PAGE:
I just want to read a quote from a sociobiologist speaking plainly about what he thought of such things.

"The evolution of society fits the Darwinian paradigm in it's most individualist form. The economy of nature is competitive from beginning to end. Understand that economy and how it works and the underlying reasons for social phenomena are manifest. They are the means by which one organism gains some advantage to the detriment of another. No hint of genuine charity ameliorates our vision of society once sentimentalism has been laid aside. What passes for cooperation turns out to be a mixture of opportunism and exploitation. The impulses that leave one animal to sacrifice himself for another turn out to have their ultimate rationale in gaining advantage over a third and acts for the good of one society turn out to be performed for the detriment of the rest. Where it is in his own interest, every organism may reasonably be expected to aid his fellows but where he has no alternative he submits to the yoke of servitude. Yet..."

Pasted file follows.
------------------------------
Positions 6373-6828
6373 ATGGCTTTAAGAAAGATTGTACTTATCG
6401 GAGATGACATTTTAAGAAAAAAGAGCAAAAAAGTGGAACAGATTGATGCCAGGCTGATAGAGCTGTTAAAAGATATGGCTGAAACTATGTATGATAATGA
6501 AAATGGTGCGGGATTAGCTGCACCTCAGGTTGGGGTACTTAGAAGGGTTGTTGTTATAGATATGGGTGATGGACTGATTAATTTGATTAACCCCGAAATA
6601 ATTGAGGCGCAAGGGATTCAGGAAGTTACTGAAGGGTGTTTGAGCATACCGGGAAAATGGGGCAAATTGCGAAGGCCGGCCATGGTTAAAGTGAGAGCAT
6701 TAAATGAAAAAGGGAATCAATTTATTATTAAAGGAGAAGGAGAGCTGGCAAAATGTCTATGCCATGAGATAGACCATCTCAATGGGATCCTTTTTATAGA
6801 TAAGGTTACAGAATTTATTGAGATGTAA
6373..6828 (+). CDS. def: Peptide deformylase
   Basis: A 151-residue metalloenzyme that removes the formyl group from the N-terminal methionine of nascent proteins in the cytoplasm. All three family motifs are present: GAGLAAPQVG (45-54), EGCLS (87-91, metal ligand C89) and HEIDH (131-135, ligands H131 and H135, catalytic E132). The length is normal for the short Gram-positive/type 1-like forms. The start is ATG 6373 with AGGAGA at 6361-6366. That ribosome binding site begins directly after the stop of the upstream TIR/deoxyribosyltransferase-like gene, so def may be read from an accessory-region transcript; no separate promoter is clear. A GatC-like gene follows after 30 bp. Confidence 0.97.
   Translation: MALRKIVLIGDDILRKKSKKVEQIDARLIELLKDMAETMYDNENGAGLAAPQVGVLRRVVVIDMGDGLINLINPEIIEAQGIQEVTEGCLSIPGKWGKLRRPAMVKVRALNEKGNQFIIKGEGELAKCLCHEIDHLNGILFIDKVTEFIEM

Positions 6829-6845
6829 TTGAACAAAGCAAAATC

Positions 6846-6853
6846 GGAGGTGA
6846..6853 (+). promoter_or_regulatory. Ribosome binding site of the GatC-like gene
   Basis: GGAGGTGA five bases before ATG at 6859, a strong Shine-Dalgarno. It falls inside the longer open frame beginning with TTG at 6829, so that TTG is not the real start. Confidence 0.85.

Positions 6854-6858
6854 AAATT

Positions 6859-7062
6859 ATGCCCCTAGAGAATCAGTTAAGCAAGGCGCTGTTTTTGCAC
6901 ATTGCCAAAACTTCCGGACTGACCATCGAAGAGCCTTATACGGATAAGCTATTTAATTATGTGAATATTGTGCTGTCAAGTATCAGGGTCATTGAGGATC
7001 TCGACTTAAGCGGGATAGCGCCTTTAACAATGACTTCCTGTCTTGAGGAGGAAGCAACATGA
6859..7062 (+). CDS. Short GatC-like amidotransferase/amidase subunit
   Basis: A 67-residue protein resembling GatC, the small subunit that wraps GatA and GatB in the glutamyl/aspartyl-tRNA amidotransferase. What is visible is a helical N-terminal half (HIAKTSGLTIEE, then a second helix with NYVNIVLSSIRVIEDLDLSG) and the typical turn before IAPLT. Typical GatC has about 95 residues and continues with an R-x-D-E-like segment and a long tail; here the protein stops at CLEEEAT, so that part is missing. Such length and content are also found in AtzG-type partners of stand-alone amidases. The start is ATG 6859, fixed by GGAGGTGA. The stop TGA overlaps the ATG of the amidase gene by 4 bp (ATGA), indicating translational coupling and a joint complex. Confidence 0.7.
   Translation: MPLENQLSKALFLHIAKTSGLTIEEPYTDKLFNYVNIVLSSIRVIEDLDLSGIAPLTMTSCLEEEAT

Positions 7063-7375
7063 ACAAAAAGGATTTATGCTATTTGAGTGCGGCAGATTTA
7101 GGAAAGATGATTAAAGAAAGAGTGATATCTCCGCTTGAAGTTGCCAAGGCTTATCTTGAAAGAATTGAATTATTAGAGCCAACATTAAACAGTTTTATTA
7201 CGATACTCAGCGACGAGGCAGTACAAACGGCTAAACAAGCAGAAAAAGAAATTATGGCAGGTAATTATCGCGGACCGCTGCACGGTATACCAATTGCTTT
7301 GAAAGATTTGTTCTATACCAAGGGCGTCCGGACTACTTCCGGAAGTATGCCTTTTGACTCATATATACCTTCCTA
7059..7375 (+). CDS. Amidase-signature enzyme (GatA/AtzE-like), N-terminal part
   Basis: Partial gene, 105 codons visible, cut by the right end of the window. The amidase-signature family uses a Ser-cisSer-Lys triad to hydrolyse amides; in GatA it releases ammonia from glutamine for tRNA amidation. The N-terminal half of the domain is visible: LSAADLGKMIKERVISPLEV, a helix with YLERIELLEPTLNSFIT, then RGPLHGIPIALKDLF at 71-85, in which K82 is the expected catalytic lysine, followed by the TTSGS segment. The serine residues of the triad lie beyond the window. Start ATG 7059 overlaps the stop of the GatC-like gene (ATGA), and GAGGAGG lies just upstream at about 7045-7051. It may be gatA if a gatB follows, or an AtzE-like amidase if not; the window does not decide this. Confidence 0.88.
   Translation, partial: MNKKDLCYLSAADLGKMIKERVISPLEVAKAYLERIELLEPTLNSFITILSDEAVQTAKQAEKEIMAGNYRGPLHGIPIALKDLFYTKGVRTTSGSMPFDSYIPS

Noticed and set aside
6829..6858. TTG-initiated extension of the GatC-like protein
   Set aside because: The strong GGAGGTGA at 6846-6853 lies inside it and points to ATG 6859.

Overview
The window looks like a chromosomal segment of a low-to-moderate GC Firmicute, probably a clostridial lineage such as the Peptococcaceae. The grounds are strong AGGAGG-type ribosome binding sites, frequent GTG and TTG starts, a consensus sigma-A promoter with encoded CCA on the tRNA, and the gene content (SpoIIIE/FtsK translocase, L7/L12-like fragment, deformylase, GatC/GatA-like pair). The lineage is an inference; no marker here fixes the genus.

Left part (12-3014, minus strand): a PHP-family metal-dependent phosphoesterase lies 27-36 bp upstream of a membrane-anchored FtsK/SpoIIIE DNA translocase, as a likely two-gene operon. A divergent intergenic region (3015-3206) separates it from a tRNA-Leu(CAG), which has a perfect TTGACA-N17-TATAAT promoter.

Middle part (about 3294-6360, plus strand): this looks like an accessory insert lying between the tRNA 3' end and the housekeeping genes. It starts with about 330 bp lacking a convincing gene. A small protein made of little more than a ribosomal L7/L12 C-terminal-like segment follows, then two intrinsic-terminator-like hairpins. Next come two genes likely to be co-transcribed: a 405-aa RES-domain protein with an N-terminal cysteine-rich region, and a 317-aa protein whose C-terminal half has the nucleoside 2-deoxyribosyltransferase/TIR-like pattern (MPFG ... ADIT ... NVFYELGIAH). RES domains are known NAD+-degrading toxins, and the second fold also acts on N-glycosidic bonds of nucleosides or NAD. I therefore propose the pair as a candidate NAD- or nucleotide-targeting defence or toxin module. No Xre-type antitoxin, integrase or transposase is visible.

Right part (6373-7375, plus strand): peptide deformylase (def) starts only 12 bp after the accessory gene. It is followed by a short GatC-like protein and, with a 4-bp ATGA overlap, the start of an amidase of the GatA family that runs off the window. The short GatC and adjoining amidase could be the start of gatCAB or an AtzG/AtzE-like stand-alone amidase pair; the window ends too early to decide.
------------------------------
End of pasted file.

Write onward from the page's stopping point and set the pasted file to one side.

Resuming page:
And this is the most fascinating part,

"...given a full chance to act in his own interest, nothing but expediency will restrain him from brutalizing, from maiming, from murdering his brother, his mate, his parent or his child. Scratch an altruist and watch a hypocrite bleed."